National Grid will pay industry to use energy flexibly next winter

New plan to help balance grid

National Grid is planning to recruit energy-intensive factories and process industries to a new Demand Flexibility Service, where they will be rewarded for shifting power use from times of peak demand, to periods of lower overall usage.

The move is designed to prevent blackouts in the event of a cold winter and possible further cuts in the availability of gas, which could lead to peak demand exceeding available capacity. According to National Grid’s winter 2023-24 forecast, the 4.8 GW (8%) capacity margin is worryingly low.

The industry initiative follows the success of the flexibility trial last winter for smaller customers, which saw 1.6 million households and businesses paid up to £10 a day for reducing consumption when demand was highest – saving more than 3,300 MWh in total. This will probably be expanded.

National Grid is finalising the scheme after consultation with the Energy Intensive Users Group (EIUG), which represents heavy industry.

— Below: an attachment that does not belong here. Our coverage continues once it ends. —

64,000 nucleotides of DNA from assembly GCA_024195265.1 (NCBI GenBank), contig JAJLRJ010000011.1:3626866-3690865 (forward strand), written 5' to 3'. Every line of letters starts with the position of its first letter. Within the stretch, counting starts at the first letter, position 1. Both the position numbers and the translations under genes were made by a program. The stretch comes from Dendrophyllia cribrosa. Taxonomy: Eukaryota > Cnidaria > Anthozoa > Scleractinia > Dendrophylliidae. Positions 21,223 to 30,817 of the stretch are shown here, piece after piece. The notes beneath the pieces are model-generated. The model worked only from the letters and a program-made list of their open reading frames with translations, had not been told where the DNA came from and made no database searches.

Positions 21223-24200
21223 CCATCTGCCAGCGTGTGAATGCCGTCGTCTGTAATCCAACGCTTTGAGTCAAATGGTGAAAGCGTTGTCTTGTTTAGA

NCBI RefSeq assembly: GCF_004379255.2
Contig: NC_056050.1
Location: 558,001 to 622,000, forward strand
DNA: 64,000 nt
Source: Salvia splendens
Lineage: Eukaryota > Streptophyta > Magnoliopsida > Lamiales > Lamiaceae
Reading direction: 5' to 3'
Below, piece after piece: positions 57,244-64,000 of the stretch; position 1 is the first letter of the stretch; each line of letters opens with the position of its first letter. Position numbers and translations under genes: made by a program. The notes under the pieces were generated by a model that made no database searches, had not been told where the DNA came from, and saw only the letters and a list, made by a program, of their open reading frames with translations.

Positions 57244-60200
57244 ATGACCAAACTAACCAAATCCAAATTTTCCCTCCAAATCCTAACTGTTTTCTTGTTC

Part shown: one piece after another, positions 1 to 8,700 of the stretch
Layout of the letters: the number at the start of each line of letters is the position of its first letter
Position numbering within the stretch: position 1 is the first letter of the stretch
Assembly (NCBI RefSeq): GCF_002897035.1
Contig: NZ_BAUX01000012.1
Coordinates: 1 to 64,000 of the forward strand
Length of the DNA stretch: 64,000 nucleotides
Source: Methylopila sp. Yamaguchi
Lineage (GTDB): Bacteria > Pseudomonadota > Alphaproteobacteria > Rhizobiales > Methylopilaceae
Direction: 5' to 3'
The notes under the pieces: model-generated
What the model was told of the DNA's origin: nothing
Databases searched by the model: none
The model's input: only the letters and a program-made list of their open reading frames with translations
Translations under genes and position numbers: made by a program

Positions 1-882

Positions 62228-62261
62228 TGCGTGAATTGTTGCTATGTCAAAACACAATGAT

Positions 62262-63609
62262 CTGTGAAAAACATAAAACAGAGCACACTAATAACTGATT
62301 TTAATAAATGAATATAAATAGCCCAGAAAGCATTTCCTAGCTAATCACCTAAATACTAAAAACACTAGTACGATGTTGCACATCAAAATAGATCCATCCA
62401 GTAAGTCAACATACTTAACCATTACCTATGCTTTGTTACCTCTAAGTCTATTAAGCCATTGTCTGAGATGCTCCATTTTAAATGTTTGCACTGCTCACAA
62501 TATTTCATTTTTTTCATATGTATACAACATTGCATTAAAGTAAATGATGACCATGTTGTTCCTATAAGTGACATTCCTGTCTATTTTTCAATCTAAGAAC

Kyle Martin of the National Grid ESO said the service would only be used “only when we have, or expect to, exhaust our everyday actions. This offers the ESO additional access to flexibility during times of system stress.”

Jeremy Nicholson, an analyst at consultancy Alfa Energy, said the Demand Flexibility Service was likely to suit some industrial businesses more than others.

For example, those that run continuous production processes using blast furnaces and kilns – including many steel makers and ceramics firms – will be unlikely to switch off easily at short notice. 

Others that use batch processes, such as steel makers reliant on electric arcs, some chemical producers, cement producers and parts of gas production could be more likely to participate.

Arjan Geveke, director of the EIUG, said industry would participate in the scheme if the rewards were attractive enough and it did not damage their commercial output.

One concern is current rules, which stop companies that already take part in the capacity market – which requires them to make their own in-house generators available for the grid at certain times – from also joining the demand flexibility service, in which businesses would be paid to switch off their machinery in order to reduce load.

Mr Geveke argued the two were “different markets, with different objectives” and companies should be able to take part in both.